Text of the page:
A group of 67 dairy companies and associations urged U.S. Trade Representative Katherine Tai to initiate a dispute settlement case with the Canadian government over its dairy tariff-rate quota (TRQ) administration if ongoing consultations and a USMCA Free Trade Commission meeting do not result in immediate resolution.
The Office of the U.S. Trade Representative (USTR) started consultations in December 2020 with Canada over its TRQ policies as part of its obligations under the U.S.-Mexico-Canada Agreement (USMCA), a step that the National Milk Producers Federation (NMPF) and the U.S. Dairy Export Council (USDEC) strongly supported. Several months post-consultations, it is not readily apparent that progress has been made on resolving Canada’s circumvention of its trade obligations. In a letter sent to Ambassador Tai, the U.S. dairy industry urged USTR to establish a Dispute Settlement Panel in the event there is not an immediate, positive resolution in the consultations.
“The U.S. dairy industry proudly worked with USTR and members of Congress on a bicameral and bipartisan basis during the 116th Congress to secure strong, enforceable dairy provisions in the USMCA. Even while we knew it was important to secure strong text in the agreement, we also knew it was going to be just as critical for the provisions to be properly implemented and enforced. This is why we need USTR to take bold action to ensure the U.S. dairy industry fully benefits from the hard-fought wins included in the USMCA,” said Krysta Harden, president and CEO of USDEC.
USDEC and NMPF have closely monitored Canada’s actions regarding its USMCA commitments even prior to the agreement’s entering into force. Canada’s TRQ allocations are designed to discourage the full utilization and value of the TRQs, limiting U.S. dairy-product imports. Specifically, Canada is reserving the bulk of quota access to Canadian processors and is not providing fair or equitable procedures in administering the TRQs.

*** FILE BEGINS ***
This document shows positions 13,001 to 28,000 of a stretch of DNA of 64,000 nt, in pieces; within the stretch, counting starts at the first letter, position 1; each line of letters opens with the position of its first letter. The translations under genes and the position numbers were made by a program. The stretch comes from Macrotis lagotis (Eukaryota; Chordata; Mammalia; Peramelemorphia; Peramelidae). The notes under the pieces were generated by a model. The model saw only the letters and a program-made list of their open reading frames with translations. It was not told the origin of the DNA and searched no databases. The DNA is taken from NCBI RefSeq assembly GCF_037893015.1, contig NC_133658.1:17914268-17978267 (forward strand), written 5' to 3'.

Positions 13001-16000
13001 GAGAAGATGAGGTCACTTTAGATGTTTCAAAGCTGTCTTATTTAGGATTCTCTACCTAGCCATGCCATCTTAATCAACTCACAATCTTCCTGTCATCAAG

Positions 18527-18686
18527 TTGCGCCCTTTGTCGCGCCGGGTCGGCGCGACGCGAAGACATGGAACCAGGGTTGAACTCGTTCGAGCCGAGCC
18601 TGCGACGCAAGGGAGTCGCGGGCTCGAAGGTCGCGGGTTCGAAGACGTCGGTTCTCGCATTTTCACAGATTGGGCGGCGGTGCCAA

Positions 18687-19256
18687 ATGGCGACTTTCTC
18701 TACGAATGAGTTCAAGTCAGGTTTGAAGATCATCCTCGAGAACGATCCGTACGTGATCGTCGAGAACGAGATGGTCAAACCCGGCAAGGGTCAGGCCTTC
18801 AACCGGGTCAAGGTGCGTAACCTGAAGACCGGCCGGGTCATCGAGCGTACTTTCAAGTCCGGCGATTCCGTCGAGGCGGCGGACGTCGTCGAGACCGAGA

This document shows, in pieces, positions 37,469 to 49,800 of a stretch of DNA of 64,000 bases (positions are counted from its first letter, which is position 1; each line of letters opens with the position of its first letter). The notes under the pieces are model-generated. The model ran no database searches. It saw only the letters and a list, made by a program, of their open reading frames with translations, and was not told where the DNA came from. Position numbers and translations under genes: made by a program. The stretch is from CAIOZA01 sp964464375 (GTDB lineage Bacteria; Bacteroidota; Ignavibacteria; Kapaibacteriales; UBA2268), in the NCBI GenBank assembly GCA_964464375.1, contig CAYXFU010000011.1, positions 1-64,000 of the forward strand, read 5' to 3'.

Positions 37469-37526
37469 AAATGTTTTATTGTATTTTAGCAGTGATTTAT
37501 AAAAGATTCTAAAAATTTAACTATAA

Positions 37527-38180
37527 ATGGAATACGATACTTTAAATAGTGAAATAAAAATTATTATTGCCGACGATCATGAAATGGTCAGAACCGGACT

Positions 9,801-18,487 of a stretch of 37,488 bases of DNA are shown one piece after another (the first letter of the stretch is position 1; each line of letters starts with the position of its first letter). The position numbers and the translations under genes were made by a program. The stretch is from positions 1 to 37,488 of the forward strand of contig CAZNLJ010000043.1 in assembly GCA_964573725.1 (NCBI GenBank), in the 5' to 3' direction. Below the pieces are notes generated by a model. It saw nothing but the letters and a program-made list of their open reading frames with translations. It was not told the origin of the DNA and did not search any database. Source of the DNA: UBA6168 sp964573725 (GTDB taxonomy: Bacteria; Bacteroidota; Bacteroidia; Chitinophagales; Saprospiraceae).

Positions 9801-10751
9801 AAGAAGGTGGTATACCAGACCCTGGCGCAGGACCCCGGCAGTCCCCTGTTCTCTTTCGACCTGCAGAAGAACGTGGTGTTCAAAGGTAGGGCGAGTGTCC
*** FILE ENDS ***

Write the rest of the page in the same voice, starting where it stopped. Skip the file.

“America’s dairy farmers appreciated USTR initiating consultations with Canada on its dairy TRQ allocation measures and the decision to hold USMCA Free Trade Commission discussions to pursue reforms. But Canada has always been obstinate on dairy, and at this stage it is increasingly clear that further action is needed to ensure a fair and transparent enforcement of USMCA. This is why America’s dairy farmers are asking USTR to initiate a dispute settlement case should talks with Canada this week fail to yield a full resolution,” said Jim Mulhern, president and CEO of NMPF. “We look forward to working closely with the administration as they pursue every option available to them to ensure America’s dairy farmers fully benefit from the USMCA’s market access provisions.”